Many IT Planners look at the European Union’s (EU) General Data Protection Regulation (GDPR) as a distinctly European problem. The reality is the GDPR and regulations like it, impact businesses around the world. GDPR impacts any business that does business in the EU, and many countries are adopting legislation that is very similar to this regulation. In the US for example, California recently passed the Consumer Privacy Act, which has much in common with GDPR.
From a data perspective, GDPR and similar legislation make two processes critical within an organization; data protection and data retention. Unique to these regulations is the focus on the protection and retention of data belonging to users and customers even after those customers have signed a usage agreement.
The data protection components of these regulations are straightforward. They require that the organization must protect all customer and user data and that it must all be recoverable. A challenge in these regulations is their use of language like “in a timely manner”, but they don’t define what “timely” means.
Understanding Data Retention and Privacy
A data retention policy defines how long an organization will keep data. Data privacy defines how an organization will ensure who has access to the organization’s or a users’ data. Regulations like GDPR present a new challenge to data retention and privacy policies. These regulations allow the user or customer to demand that an organization remove all data that it may be storing about the user or customer.
Often called “the right to be forgotten”, these policies are essentially retention policies in reverse. The organization, instead of making sure it always stores a copy of data, now has to make sure that it removes and never stores another copy of that user’s data again. It has to redesign its backup architecture to respond to requests like “delete John Smith from every backup and archive.”
The Problem with Backup and Data Privacy
Executing a data privacy request requires an organization to have granular detail of the data it stores. The problem is that most backup solutions, for years, have protected data in bulk. In most modern backup applications organizations use today backup data is stored as an image of a volume or a server. Image backups are more efficient at data transfer than most other forms of backup, especially when protecting hundreds of thousands files. While most data protection solutions can extract individual files from an image backup, searching across multiple image backups for every instance of a particular group of files is almost impossible.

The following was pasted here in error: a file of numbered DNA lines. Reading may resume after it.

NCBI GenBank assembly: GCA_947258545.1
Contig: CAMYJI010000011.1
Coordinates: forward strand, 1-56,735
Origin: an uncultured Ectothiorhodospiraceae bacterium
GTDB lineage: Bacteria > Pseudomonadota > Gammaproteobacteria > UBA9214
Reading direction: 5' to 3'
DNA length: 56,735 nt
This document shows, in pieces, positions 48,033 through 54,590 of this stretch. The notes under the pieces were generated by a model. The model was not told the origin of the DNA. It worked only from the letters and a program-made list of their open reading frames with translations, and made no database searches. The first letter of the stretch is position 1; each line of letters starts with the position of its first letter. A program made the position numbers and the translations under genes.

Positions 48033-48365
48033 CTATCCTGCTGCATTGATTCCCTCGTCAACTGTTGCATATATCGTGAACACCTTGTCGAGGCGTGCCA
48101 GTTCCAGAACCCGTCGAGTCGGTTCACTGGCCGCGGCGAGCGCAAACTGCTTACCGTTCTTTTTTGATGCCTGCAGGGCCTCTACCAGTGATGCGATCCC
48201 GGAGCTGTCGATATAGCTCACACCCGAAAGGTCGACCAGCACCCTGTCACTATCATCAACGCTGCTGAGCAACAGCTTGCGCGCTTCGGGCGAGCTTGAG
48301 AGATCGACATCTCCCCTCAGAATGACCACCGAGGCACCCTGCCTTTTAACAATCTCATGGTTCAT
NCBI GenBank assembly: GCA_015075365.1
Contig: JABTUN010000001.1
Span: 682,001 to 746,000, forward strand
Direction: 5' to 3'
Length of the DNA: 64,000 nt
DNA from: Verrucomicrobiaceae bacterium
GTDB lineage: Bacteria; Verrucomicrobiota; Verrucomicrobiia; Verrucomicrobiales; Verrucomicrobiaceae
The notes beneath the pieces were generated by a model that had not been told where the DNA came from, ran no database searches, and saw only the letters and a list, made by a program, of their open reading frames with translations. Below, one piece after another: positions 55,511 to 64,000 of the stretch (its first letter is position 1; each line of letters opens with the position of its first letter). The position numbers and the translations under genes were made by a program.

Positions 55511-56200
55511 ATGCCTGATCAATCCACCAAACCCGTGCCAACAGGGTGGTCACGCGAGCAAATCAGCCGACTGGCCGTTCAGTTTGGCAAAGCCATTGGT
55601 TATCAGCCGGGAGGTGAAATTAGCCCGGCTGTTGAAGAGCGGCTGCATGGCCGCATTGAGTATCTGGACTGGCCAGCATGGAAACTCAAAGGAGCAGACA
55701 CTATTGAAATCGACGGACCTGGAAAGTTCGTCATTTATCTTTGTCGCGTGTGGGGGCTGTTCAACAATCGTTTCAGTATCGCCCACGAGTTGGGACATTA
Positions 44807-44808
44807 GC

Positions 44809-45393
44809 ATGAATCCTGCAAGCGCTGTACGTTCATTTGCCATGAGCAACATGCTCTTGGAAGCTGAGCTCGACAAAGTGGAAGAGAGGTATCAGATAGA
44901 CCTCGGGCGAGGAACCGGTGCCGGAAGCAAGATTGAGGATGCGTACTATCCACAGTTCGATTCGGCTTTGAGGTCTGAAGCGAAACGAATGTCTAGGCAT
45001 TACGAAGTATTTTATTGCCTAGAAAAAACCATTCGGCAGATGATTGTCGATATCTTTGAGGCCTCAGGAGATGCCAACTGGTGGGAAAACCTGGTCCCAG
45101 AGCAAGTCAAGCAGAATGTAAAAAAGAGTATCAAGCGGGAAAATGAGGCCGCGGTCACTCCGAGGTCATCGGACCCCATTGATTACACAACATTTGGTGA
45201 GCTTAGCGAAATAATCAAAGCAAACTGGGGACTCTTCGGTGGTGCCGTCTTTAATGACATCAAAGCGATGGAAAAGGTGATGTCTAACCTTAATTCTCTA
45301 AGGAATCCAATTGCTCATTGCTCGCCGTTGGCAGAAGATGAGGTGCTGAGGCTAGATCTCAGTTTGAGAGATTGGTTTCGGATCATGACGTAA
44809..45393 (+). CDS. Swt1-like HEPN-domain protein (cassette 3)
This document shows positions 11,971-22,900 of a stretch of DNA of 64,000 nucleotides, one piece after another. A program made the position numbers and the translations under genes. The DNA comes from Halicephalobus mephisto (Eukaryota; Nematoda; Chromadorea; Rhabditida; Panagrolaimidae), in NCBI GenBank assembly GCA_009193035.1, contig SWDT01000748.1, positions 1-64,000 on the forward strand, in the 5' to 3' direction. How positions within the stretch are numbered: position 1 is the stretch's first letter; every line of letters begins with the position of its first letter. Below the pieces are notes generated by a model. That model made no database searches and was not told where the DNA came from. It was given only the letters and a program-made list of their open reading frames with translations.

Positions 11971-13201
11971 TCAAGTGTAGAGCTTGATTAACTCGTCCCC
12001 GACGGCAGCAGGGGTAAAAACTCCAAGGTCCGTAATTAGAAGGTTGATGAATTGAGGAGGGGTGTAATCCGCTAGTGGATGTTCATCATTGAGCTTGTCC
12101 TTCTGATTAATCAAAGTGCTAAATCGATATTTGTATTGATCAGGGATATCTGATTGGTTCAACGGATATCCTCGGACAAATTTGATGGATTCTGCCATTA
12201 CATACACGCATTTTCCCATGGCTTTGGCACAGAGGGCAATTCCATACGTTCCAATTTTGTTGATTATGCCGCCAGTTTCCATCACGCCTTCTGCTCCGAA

The Problem with Data Management
The granular, discrete access to specific sets of files and making sure those files are retained, or not, is typically the responsibility of a data management or archiving solution. The first problem with counting on a data management solution to enable an organization to comply with GDPR like data privacy demands is most organizations don’t have a data management solution. These organizations count on backups for their data retention needs, which won’t meet the GDPR requirement. The second problem is that data management solutions don’t provide data protection so the organization has to implement, manage and monitor at least two separate solutions.
Data Management with Integrated Protection
The answer for organizations is to look for solutions that integrate data protection and data management into a single solution. The solution will still need to provide very rapid backup performance while having the granularity to search across those backups to find specific data patterns that need to be either retained for a long period of time or deleted.
In our next blog, solving “The Right To Be Forgotten” Problem”, we’ll discuss how organizations can address the this problem and how data management and data protection software needs to change to better meet these demands.